Teenagers and Body Image (page 3)

By — NYU Child Study Center
Updated on May 1, 2014

Vulnerability of Boys: The Case of Muscle Dysmorphia

What about adolescent males? While boys do not appear to suffer from body dissatisfaction with quite the same frequency as girls, they are more at risk than was previously realized. Boys are also subject to the media representation of the "ideal" male body - in this case taut and bulging with muscles. The development of males' body image is affected by action toys and an onslaught of images in the media glamorizing the muscular, fit body. A recent study found that Playgirl centerfolds have become more muscular over the magazine's 25 year history,9 reflecting our cultural preoccupation with an ever more muscular male physique. Boys and men with extreme body dissatisfaction are at risk to develop a form of body dysmorphic disorder known as muscle dysmorphia. Previously termed "reverse anorexia," muscle dysmorphia involves a preoccupation with the idea that one's body is not sufficiently lean and muscular.10 The thoughts are intrusive and associated with a great deal of anxiety, and the activities (i.e. weight lifting) can be so timeconsuming that school, work and social life are pushed aside. Muscle dysmorphia involves a distortion in perception, where the level of muscle mass is underestimated. Individuals with muscle dysmorphia are more likely to engage in such dangerous behaviors as steroid use.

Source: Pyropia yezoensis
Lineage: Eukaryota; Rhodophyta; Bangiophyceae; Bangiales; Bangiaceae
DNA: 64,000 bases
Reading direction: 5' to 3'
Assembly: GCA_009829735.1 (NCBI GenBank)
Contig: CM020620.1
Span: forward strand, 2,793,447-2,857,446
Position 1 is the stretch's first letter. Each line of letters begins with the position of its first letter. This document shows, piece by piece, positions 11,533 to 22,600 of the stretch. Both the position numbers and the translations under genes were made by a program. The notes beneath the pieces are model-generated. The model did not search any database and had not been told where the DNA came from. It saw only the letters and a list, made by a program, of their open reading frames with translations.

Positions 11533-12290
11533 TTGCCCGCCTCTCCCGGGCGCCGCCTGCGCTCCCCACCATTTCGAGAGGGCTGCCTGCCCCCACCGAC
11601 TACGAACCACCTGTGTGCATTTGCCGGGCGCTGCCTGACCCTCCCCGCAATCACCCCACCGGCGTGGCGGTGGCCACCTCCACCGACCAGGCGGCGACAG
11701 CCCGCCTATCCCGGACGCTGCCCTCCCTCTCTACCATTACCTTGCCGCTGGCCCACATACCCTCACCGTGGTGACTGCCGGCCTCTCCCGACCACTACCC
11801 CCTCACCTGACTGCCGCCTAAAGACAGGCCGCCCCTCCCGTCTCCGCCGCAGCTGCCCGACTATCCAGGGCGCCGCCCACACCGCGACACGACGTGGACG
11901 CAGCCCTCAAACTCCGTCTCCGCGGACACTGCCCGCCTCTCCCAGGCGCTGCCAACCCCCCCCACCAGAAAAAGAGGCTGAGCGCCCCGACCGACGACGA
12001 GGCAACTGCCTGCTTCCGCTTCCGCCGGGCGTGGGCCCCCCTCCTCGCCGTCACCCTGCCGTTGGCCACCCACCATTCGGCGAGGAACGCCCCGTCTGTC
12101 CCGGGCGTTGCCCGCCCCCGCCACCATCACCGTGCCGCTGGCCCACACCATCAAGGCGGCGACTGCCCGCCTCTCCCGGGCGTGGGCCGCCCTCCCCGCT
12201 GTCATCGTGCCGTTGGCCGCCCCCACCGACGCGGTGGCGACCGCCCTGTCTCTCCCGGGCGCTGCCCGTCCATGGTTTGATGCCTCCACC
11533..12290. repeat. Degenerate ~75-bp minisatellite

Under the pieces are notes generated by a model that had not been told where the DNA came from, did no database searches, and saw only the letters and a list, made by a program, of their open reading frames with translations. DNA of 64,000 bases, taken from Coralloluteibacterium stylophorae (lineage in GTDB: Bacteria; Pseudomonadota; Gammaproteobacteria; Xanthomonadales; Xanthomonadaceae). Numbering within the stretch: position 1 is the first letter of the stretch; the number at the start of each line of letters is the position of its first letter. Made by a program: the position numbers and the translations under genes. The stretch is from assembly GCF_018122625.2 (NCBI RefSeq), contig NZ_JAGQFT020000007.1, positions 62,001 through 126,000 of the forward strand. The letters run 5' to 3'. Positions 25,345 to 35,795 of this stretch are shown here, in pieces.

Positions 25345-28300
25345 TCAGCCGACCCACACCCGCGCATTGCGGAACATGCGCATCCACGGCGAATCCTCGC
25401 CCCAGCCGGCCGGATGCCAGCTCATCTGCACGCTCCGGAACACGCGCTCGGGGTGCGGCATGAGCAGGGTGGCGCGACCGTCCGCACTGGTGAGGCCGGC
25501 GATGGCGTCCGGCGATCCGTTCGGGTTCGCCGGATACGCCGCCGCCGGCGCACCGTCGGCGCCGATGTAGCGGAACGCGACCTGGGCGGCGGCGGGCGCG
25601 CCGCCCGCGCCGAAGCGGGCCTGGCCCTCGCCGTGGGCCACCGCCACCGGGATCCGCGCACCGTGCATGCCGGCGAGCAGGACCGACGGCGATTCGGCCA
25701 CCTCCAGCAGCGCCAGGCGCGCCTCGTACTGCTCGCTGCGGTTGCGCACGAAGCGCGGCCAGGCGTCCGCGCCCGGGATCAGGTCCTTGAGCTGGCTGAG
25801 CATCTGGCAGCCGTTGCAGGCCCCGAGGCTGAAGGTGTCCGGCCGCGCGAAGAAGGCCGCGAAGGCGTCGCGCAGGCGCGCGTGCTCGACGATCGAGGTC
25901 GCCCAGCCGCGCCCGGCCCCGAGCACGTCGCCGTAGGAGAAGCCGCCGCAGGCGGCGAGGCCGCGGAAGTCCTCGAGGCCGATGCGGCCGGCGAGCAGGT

Who is at Risk

Over the past decades, the majority of individuals with eating disorders have been young, female, white, and from middle to upper-class families in Western countries and Japan. Girls with anorexia have traditionally been academically successful, first or second-born children and often work as dancers or athletes. They are said to be compliant, approval-seeking, excessively dependent, perfectionistic and socially anxious. Girls with bulimia, in contrast, tend to be more extroverted and more active interpersonally and socially. In the past decade, eating disorders have become more prevalent in the lower socioeconomic classes, among women over 25 years of age and among minority group members.11 The eating disorders often coexist with depression, anxiety and obsessive-compulsive disorder (OCD).

In contrast to the eating disorders, Body Dysmorphic Disorder afflicts nearly equal numbers of males and females and often co-exists with social anxiety, depression and OCD. Muscle dysmorphia, considered a subset of BDD, affects males almost exclusively and is associated with (but not necessarily caused by) low selfesteem and mood and anxiety disorders.

Treatments: The Eating Disorders, BDD and Muscle Dysmorphia